South Sudan’s operators, in collaboration with the country’s Ministry of Petroleum, are making efforts to improve environmental protections and performance in the country’s oil-rich regions through the implementation of several corporate social responsibility (CSR) programs.
Notably, Malaysia’s Petronas (an investor in the joint operating companies) has contributed to both environmental and social development through the implementation of its Water for Life program, which seeks to expand clean water access for communities. The Water for Life project, a collaborative initiative with South Sudan’s Ministry of Petroleum and national NGO Nile Hope, commenced in 2018 and has continued to advance water accessibility, benefiting a significant portion of the population. With environmental deterioration evident in the country’s oilfields due to years of conflict and neglect, the project is critical to ensuring an effective, reliable and affordable water supply for surrounding communities in South Sudan.
A recent congratulatory statement from Village Leaders James Morobe Philemon and Mawa Moses Duku on March 10, 2021, emphasized the value of the program in mitigating drought impacts and promoting the use of safe drinking water through renewable energy. The joint statement by Philemon and Duku included an appeal to different stakeholders, donors, U.N. agencies, private sector parties, corporate entities and government authorities to follow Petronas’ example. The program capitalizes on South Sudan’s vast renewable resources as a means of pumping water for residents lacking a clean water supply. By using solar-powered, submersible pumps in rural areas of the country – which offer a more sustainable and reduced maintenance method – Petronas has expanded water supply and advanced the utilization of renewables in South Sudan’s energy mix. Steel water tank capacity measures up to 27,000 liters per day, the largest in Juba for communal usage.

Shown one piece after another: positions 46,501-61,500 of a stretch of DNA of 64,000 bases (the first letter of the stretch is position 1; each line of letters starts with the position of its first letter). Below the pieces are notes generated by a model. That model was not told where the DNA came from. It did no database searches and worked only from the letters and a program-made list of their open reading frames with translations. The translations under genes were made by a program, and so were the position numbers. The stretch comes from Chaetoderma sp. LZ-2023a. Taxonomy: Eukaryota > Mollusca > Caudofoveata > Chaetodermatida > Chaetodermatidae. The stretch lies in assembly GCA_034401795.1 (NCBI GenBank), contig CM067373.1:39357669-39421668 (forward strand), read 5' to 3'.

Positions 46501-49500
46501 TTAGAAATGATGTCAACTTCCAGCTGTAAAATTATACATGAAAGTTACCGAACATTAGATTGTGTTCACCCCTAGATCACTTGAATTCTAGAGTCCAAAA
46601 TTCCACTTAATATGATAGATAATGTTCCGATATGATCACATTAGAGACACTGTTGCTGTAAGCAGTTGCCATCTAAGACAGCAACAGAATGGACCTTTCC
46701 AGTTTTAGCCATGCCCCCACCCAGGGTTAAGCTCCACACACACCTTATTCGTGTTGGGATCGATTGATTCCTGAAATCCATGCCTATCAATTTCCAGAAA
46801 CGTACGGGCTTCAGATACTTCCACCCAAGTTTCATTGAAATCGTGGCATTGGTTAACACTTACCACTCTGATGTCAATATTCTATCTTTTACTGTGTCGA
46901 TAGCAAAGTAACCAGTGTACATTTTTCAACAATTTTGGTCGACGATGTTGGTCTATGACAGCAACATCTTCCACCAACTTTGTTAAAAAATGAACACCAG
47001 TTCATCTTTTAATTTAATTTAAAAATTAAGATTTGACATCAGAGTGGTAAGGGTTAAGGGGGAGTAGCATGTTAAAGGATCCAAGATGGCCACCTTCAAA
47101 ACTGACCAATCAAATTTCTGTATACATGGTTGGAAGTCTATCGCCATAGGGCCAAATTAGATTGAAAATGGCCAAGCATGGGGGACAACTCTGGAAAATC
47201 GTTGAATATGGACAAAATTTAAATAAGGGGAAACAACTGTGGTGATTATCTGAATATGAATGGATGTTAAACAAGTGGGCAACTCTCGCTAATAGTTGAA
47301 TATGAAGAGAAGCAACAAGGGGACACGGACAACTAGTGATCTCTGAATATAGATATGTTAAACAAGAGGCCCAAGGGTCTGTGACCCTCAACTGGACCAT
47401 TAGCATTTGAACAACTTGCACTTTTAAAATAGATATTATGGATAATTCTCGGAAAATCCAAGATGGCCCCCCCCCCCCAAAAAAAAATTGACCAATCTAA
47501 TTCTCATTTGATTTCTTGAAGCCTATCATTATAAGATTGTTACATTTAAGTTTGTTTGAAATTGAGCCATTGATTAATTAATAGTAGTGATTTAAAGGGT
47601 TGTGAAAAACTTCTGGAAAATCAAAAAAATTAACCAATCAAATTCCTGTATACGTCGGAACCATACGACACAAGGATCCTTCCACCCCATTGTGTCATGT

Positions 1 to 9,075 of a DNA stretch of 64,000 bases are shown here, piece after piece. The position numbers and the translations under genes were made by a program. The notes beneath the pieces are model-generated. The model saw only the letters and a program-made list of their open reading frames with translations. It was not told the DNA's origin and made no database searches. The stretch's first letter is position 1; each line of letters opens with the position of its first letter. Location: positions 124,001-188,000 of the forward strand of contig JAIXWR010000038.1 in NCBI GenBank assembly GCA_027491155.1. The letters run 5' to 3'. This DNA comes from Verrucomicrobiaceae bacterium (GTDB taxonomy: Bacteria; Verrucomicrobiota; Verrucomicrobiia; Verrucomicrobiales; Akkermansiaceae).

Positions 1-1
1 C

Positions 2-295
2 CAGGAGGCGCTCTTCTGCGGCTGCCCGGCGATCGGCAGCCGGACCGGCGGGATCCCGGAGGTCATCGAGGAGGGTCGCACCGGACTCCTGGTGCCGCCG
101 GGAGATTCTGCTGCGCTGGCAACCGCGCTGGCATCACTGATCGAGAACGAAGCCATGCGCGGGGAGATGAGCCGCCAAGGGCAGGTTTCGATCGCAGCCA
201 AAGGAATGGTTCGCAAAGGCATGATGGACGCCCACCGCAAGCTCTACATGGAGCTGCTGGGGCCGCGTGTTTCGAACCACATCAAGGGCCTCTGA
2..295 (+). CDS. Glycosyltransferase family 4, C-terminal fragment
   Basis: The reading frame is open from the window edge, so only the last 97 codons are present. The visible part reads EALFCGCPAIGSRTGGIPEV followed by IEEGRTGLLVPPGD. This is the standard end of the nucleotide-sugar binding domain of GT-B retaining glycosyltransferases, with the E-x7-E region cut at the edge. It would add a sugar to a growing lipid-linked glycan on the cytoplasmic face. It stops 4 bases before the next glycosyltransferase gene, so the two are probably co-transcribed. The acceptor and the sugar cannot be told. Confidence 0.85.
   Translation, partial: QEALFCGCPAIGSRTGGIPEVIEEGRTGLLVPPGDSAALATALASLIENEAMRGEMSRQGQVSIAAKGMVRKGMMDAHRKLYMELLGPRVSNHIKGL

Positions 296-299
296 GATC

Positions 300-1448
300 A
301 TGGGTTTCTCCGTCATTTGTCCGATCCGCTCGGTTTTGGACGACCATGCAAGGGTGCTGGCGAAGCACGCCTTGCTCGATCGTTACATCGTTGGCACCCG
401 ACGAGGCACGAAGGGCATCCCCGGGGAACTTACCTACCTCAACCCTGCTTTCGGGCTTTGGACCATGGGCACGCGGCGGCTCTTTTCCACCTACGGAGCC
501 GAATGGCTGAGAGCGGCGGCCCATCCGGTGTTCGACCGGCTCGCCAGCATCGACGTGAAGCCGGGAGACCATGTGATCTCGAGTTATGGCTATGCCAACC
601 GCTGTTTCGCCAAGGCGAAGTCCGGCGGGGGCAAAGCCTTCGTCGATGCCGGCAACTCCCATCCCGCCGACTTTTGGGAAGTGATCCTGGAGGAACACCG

The Water for Life program started in 2018 in which the first phase, completed in just four months, comprised the construction of six deep-water wells built in six locations in Juba, with 72 public taps available for more than 40,000 people. The second phase, completed in December 2019, comprised an additional five water wells in the surrounding area, in which another 25,000 people were able to take advantage of 60 additional taps. The third and fourth phases each saw the construction of two additional water wells, benefitting 10,000 and 12,000 people, respectively. To date, the program has resulted in the completion of 15 water wells over a period of three years, with more than 75,000 gaining access to clean water and improved living conditions.
The program is one of several CSR projects implemented with the support of the South Sudanese Government. By ensuring the consistent supply of high-quality, safe and clean water for all residents, South Sudan is significantly increasing both quality of life and health standards, in turn enabling socioeconomic growth, micro-entrepreneurship initiatives, and sustainable development in the process.